Is categorization a skill we really need to work on? YES. In fact, it’s probably the most critical attribute skill we need.
The ability to categorize objects allows us to “file” information in our brains according to “like” characteristics. This ability to organize not only makes accessing the information more efficient, it allows us to predict or make inferences about similar, unfamiliar items.
For instance, we might know quite a bit about dogs or farm or zoo animals, but what about a quokka?
Even if we’ve never heard of this before, a quick glance and we’d place it in the animals/living things category. We take in its size (similar to a cat) and fur. We might notice it has a pouch. Hmmm…now we’re starting to put it in a more specific file with kangaroos and opossums. Since we have extensive knowledge and this one’s new to us, we can also take a guess that it’s probably endangered and, at least for those of us in the US, that it lives “somewhere else.”
Is this the definitive guide to quokka? Of course not, but without any previous exposure we can surmise quite a bit of information.
Our little people need a lot of help in organizing their world so they can better retrieve the information they have and draw on that information to make guesses about other items.
When I start with categories, I might bring in a book like “Dear Zoo” or “Goodnight Gorilla” to get some zoo animal vocabulary established. Then we might move on to playing vet with a stuffed dog, cat and bunny to address some common pets. A few sessions later, we might have a bowl of water and a bag of ocean creatures and “swim,” “splash,” “dive,” and “float.”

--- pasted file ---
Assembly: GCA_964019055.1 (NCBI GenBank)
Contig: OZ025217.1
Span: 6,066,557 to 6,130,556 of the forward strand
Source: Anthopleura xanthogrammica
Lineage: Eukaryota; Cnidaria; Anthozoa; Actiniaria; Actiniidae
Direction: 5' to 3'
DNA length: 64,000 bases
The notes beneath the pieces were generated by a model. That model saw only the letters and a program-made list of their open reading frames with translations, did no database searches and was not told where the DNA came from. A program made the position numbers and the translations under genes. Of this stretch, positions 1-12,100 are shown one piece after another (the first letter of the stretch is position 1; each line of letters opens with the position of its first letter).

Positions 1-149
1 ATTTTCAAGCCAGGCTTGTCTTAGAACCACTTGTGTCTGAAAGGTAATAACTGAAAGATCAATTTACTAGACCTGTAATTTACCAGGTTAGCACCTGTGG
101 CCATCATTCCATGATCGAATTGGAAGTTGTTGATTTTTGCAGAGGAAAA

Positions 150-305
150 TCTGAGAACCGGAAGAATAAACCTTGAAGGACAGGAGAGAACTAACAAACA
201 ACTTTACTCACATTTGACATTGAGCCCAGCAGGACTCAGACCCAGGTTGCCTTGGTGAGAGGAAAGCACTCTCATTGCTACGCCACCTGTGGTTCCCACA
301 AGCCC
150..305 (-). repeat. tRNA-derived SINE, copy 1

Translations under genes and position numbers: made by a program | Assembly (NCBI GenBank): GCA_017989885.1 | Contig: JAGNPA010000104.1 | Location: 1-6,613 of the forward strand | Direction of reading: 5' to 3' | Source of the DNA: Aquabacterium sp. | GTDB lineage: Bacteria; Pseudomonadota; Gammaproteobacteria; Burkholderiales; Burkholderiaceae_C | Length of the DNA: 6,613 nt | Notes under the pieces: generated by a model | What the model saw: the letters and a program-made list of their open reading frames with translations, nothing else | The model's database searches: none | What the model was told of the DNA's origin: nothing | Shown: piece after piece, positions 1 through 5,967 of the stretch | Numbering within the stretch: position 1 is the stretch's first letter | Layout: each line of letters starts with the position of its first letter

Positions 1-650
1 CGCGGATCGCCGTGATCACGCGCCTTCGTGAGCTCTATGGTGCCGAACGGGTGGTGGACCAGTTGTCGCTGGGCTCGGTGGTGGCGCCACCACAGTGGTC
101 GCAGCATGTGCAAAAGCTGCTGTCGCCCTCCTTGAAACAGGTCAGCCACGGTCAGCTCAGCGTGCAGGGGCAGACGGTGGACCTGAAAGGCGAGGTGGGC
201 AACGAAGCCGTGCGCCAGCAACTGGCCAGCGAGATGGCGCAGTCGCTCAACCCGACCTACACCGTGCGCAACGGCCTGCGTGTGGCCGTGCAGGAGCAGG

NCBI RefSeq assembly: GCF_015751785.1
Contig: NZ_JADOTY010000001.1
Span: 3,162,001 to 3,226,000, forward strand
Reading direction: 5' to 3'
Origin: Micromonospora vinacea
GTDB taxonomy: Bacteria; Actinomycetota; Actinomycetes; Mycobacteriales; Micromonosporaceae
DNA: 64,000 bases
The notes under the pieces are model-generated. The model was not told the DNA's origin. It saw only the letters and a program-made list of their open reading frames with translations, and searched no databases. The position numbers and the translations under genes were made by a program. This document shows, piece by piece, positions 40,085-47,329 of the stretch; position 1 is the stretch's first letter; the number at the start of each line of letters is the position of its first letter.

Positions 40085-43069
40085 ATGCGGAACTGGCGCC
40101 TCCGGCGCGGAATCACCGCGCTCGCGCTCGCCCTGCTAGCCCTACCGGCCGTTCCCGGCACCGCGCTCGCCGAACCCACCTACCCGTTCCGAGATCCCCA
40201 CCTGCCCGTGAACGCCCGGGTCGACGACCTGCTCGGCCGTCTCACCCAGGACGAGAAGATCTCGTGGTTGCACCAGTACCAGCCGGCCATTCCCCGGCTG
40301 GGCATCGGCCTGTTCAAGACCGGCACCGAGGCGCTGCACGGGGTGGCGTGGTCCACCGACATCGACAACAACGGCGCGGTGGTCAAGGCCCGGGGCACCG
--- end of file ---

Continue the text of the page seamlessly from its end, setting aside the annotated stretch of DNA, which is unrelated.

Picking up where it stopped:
With this practical experience under their belts, I’ll bring in a more structured activity—categorization bags. I made these with linen bags I purchased on Amazon, but you could just as easily use sturdy gift bags or even brown paper bags.
I sewed a Velcro dot on the front of each bag and then made laminated category tags (For gift bags, you could use adhesive Velcro dots. For brown bags, just glue on a label or draw a picture yourself.) I like my category labels to be of the location rather than examples of what goes in there, so I can make sure my kiddos are making the overall connection (ex. farm, zoo, ocean) rather than just matching.
I fill an unlabeled bag with a bunch of miniature plastic animals (I buy mine at Party City) and then we get to sorting! In this picture, we were sorting into bugs, zoo, ocean and farm animals, but I sometimes add pets (with a house label). You could also swap zoo for jungle or try circus, birds, arctic, etc.
I also have a bunch of chunky magnets I use the same way. For vehicles, we sort into road, sky and water vehicles (or you could try vehicles with engines vs. self-powered) and foods can be sorted into traditional food groups or by meal. I like to have kiddos sort one way and then change the subcategories and sort into others so they begin to understand that an object might have more than one “place” and categories aren’t always rigid.
Do you do activities like this? Let me know below!
If you are interested in a print and go activity for categories, click here. My newest Category Readers are a low prep, cut and paste activity that supports these goals too!